Newt Gingrich’s says child labor laws are unnecessary. When I read about his comments, I was immediately reminded of Mary Phagan, a young girl who worked in a pencil factory in Atlanta at the turn of the 20th century. Mary Phagan went to pick up her pay from her employer, National Pencil Company, and never returned home.
The 13-year-old Mary Phagan was murdered.
According to one source, Mary Phagan was paid $4.05 per week, or 7-4/11 cents per hour, for a 55-hour work week.
I learned of Mary Phagan many years ago when I was a teen.
Mary Phagan was born June 1, 1899. Some web sources place her birth in Marietta, Georgia. Other web sources give her place of birth as Florence, Alabama. Updated 11/27/11: According to newspaper clippings I viewed over Thanksgiving holiday, 2011, Mary Phagan was born in Colbert County, Alabama, near Spring Valley, and lived there until she was approximately 8 years old. In any event at some point, Mary Phagen lived briefly in Alabama with her mother and stepfather, J.W. Coleman. (Her father, John Phagan had died and Mary’s mother remarried).
I know that Mary Phagen lived in Alabama
for a brief time because, after her father’s death, Mary Phagan and her family lived about 3 miles from where I grew up. One mile as the crow flies. My ancestors owned the Colbert County house and land rented by the Phagan’s family. They destroyed the house about 10-15 years ago.
A poem about Mary Phagan’s murder begins with these two stanzas:“Little Mary Phagan She went to town one day She went to the pencil factory To get her weekly pay. She left her home at eleven; She kissed her mother goodbye; Not once did the poor girl think She was going off to die.”
The murder was a cause célèbre around the country.
Mary Phagen’s body was found by Newt Lee, a night watchman for the National Pencil Company. Lee was, initially, one of several suspects. He was eventually cleared. Another suspect, Jim Conley (a sweeper at the factory) was caught washing out a shirt in the factory’s basement. The shirt was found to contain bloodstains.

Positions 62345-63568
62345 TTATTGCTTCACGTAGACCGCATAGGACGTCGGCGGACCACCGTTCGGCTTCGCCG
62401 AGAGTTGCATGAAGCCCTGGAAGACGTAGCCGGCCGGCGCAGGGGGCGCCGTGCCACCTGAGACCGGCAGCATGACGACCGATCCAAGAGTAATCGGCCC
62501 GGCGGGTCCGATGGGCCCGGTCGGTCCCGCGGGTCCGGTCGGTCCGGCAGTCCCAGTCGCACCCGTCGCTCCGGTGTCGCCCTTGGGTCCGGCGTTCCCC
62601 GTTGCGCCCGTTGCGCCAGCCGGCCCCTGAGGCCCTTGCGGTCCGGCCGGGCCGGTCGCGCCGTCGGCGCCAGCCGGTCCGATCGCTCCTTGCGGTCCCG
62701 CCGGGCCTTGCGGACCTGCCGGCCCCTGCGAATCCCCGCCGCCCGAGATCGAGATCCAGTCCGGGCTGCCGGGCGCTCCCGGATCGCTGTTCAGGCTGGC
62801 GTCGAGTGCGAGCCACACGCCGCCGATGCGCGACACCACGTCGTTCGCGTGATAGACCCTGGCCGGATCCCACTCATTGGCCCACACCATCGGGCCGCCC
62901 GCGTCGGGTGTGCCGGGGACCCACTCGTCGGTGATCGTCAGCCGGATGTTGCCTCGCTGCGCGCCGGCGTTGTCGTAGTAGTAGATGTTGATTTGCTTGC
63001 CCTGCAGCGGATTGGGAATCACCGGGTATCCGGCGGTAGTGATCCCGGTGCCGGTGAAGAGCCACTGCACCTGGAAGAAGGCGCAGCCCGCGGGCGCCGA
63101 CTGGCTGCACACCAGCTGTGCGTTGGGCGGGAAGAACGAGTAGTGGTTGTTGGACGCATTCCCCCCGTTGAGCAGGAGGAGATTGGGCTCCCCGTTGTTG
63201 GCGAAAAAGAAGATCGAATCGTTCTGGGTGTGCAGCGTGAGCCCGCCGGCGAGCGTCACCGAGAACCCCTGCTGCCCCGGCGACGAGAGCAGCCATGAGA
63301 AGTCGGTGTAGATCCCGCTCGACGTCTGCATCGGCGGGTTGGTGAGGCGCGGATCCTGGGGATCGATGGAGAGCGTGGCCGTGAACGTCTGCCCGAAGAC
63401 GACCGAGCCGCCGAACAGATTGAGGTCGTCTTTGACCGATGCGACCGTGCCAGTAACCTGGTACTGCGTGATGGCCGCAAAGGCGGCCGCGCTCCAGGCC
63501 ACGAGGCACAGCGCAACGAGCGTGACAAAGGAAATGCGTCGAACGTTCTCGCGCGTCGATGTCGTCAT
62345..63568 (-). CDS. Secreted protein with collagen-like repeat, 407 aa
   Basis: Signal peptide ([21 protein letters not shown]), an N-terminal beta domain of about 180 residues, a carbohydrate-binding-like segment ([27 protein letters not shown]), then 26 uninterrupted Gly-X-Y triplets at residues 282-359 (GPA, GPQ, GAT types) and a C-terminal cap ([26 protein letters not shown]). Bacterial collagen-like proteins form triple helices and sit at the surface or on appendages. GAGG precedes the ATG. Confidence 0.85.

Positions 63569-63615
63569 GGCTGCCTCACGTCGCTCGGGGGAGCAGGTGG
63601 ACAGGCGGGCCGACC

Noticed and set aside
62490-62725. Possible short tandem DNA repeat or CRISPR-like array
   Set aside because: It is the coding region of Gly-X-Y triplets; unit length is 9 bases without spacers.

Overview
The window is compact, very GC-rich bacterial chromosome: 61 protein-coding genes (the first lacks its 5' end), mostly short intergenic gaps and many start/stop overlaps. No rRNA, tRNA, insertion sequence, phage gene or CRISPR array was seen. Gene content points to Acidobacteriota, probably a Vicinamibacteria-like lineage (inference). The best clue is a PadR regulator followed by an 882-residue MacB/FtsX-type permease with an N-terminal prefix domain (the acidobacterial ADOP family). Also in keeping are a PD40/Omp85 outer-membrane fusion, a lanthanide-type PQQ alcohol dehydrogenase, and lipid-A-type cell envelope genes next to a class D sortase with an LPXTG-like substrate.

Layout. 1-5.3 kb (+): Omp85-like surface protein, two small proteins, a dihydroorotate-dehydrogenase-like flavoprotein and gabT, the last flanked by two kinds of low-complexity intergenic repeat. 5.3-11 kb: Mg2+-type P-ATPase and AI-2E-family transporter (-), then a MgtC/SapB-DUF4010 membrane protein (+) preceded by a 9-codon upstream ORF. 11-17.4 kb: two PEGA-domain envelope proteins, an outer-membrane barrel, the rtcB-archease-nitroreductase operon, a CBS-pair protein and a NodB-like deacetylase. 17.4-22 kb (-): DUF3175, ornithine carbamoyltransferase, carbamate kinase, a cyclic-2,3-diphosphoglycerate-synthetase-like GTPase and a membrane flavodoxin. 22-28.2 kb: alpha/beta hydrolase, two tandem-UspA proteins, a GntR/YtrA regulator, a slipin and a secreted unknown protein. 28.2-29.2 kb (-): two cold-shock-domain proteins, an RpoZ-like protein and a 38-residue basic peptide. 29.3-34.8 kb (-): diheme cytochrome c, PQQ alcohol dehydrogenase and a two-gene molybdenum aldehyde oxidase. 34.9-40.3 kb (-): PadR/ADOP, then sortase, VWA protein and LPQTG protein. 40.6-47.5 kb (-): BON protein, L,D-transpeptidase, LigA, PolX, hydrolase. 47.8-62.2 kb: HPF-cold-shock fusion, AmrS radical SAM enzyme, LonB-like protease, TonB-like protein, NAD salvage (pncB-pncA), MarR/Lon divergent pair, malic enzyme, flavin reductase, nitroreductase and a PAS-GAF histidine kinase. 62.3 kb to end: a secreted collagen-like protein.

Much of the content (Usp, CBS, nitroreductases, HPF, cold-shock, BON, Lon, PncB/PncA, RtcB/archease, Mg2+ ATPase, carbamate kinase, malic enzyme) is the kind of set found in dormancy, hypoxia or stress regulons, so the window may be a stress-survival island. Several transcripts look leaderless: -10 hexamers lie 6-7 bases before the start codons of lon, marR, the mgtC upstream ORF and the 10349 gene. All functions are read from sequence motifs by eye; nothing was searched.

Mary Phagen’s boss, Leo Frank, supervisor of the National Pencil Company factory in Atlanta, was eventually convicted and sentenced to hang for the murder. Frank was Jewish
Jim Conley implicated Frank and the jury chose to believe Conley over the man with Jewish blood. Although Conley was convicted of aiding and abetting the murder, Leo Frank is the one who paid the price.
On June 20, 1915, on his last day in office, John Slaton, governor of Georgia, commuted Frank’s sentence to life in prison. On August 16, 1915, a lynch mob calling themselves the Knights of Mary Phagen surprised prison guards and took possession of the person of Leo Frank, removed him from the prison.
The lynch mob hanged Leo Frank at Frey’s Grove, near Mary Phagen’s birthplace on the outskirts of Marietta. After some desecration—which ended after a former judge (named, coincidentally, Newt Morris) convinced the mob to end its violence—the body was taken into possession by an undertaker who performed embalming. Leo Frank was buried in Brooklyn, New York on August 20, 1915. Frank was posthumously pardoned when new evidence came to light. (The facts of this and previous two paragraphs are summarized from the detailed account of the trial, lynching and burial described here).
Note to Newt Gingrich: Nothing good comes from child labor.